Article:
Beef Obituary? Nothing is more frustrating than having all the needed information to find an obituary, the death date and place, newspaper film in hand – and no obituary is found. Nothing. Natta. On occasion in my newspaper research I come across this fact – simply there was no obituary printed.
Some reasons why you can’t find an obituary.
1. The place of death was not their normal place of residence. Common scenario – family member gets sick and goes to the “large city” for better medical care. I have found many people who went to Salem or Portland for medical care, and passed away there, the Oregon Death Index will list their death in Marion or Multnomah Counties – when in fact they lived in another county. Check the newspaper of their residence. Oregon Death Certificates will list their usual address.
2. Many small towns had weekly newspapers. If someone died near the date of publication, by the time the next newspaper comes out – it is old news. Scour the city briefs, local news columns for the death. Often there will be a brief mention of the death – and perhaps some new clues.
3. Sometimes when death was by suicide or a crime, the family will – for whatever reason – choose to not have an obituary published, or even a death notice. The family will distance themselves from the person – right or wrong. I have seen this on many occasions. Check for a news article about the death.
4. Death took place at an institution – such as the “Oregon State Insane Asylum” or State Penitentiary – if there is any mention of the death at all – it will be a death notice in the facility’s city. In Oregon, most often that would be in Salem. Unclaimed bodies were cremated or buried on the grounds. Double check the home town newspaper.
5. Deceased listed under a different surname. Sometimes this will be the case with women. Focusing on a particular name you might not see “the forest through the trees”! If she had several different married names, keep your eye out for all of them.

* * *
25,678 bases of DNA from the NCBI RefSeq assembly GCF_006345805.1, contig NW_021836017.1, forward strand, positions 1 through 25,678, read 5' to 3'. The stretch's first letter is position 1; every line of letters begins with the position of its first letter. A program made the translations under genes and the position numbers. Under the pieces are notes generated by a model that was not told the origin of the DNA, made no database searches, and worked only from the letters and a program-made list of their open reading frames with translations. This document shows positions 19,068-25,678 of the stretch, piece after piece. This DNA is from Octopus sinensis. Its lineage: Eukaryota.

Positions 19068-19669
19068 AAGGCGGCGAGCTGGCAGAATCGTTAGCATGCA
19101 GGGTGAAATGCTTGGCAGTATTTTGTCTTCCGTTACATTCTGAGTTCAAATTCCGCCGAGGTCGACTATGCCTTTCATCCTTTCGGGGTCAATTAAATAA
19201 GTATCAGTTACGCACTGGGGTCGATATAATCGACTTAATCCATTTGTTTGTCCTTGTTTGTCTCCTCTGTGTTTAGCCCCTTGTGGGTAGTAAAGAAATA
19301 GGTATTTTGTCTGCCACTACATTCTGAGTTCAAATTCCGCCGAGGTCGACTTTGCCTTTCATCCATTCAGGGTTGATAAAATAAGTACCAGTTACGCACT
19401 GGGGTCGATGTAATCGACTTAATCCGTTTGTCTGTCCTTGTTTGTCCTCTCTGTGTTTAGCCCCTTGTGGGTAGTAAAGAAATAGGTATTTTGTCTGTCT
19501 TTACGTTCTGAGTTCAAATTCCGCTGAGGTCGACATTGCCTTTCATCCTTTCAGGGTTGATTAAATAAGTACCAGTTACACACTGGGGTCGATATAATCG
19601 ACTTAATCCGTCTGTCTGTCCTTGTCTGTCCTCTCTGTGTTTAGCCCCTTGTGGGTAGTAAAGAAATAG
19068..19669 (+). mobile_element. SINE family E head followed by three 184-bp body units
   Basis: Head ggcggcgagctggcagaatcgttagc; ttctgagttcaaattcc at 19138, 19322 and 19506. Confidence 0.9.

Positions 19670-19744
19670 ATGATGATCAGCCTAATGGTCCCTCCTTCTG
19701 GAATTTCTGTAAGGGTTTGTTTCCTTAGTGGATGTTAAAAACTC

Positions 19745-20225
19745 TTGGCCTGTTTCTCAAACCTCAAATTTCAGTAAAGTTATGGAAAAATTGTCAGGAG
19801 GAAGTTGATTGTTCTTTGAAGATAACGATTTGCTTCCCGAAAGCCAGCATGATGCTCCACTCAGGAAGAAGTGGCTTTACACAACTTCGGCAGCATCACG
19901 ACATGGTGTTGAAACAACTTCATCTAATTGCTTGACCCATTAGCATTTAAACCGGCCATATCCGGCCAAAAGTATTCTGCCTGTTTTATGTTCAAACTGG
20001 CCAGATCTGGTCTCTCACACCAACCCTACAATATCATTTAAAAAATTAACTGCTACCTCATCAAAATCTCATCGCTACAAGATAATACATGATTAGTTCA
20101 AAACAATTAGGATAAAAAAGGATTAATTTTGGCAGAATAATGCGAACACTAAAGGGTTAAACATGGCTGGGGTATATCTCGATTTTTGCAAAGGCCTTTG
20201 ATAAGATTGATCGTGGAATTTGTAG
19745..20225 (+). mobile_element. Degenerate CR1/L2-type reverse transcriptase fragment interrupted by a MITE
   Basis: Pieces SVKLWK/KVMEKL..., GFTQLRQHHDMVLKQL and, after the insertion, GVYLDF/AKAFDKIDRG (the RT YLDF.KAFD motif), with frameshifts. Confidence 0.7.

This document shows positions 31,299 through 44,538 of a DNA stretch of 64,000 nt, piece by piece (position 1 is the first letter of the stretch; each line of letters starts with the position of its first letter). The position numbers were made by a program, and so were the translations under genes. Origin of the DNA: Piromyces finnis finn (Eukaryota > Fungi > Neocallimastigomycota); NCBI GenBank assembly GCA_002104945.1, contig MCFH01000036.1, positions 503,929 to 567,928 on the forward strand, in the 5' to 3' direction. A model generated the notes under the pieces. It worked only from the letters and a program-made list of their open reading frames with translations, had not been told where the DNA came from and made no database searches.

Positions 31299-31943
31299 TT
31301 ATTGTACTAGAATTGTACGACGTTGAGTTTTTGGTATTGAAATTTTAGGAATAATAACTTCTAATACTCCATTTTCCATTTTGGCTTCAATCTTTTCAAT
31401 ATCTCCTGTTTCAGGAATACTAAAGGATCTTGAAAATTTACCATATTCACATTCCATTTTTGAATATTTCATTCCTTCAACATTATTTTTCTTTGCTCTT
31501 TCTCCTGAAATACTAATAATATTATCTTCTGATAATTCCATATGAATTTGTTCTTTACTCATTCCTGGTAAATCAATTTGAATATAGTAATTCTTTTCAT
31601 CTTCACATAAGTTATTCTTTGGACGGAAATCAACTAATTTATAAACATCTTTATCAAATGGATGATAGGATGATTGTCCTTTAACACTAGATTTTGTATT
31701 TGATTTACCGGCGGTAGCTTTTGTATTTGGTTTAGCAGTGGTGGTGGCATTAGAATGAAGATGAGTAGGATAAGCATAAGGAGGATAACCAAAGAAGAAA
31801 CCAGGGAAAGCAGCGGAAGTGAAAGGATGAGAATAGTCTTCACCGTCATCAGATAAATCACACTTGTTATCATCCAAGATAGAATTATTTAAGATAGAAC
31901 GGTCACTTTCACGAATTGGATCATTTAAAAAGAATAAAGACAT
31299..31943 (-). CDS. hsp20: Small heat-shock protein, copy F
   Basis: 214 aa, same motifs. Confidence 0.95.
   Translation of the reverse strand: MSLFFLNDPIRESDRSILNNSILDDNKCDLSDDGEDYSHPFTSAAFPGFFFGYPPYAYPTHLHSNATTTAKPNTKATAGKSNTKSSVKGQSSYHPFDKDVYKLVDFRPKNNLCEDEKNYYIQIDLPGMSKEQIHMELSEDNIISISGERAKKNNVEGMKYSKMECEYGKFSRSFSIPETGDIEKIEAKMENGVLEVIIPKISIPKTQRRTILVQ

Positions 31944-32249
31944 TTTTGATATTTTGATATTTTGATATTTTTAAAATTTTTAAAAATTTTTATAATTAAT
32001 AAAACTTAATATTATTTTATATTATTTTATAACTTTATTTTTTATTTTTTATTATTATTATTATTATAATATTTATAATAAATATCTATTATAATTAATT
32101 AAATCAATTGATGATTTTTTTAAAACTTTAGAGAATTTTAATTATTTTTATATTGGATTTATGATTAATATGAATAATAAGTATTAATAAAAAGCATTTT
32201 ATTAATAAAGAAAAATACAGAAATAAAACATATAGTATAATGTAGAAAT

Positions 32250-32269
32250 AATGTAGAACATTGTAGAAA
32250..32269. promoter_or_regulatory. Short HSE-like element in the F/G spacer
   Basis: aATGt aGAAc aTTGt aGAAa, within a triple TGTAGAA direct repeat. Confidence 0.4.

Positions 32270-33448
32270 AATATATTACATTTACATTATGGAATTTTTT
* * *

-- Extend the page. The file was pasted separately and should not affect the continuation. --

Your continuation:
6. Look for the small town newspaper. Recently I was researching for a client and the place of death was given as “Clackamas County” from Oregon Death Index. Lots of possibilities for newspapers. I first checked the Portland Oregonian and found only a small classified death notice, no obituary. But the notice said, “of Molalla”, I went to the Molalla Pioneer newspaper – a small community paper and found a long detailed obituary. Always look for the small town newspapers for the best obituaries.
7. Aged family member goes to live with child out of the area, like the first example, the place of death differed from the “normal residence”. I once searched for a person who died in Eugene and who had lived in this area for many years. The death notice was brief and lacked details. The old residence, though she had not lived there for about 20 years was long and full of details. The difference – she still had family members living there and the family was a long time established name in the area.
8. Perhaps you just missed the obituary while you were researching. If everything just seems right – date, place, newspaper and you can’t find the obituary. Drop it for while and come back to it. Sometimes with a fresh look you will see you just had overlooked it.
9. You are working with flawed information. Double check your work – did you write the dates down correctly? What was your source for your information – was it reliable? Are you looking at the correct film. I have searched and searched for an obituary only to see that I pulled the wrong film out of the box! It can happen to anyone! I normally will check about 10 – 14 days for notice – but I have found them published even later than that.
Yes, it is very frustrating when you have all the right tools – and still can’t find an obituary, but hopefully these 9 ideas will help you find the meat next time you research.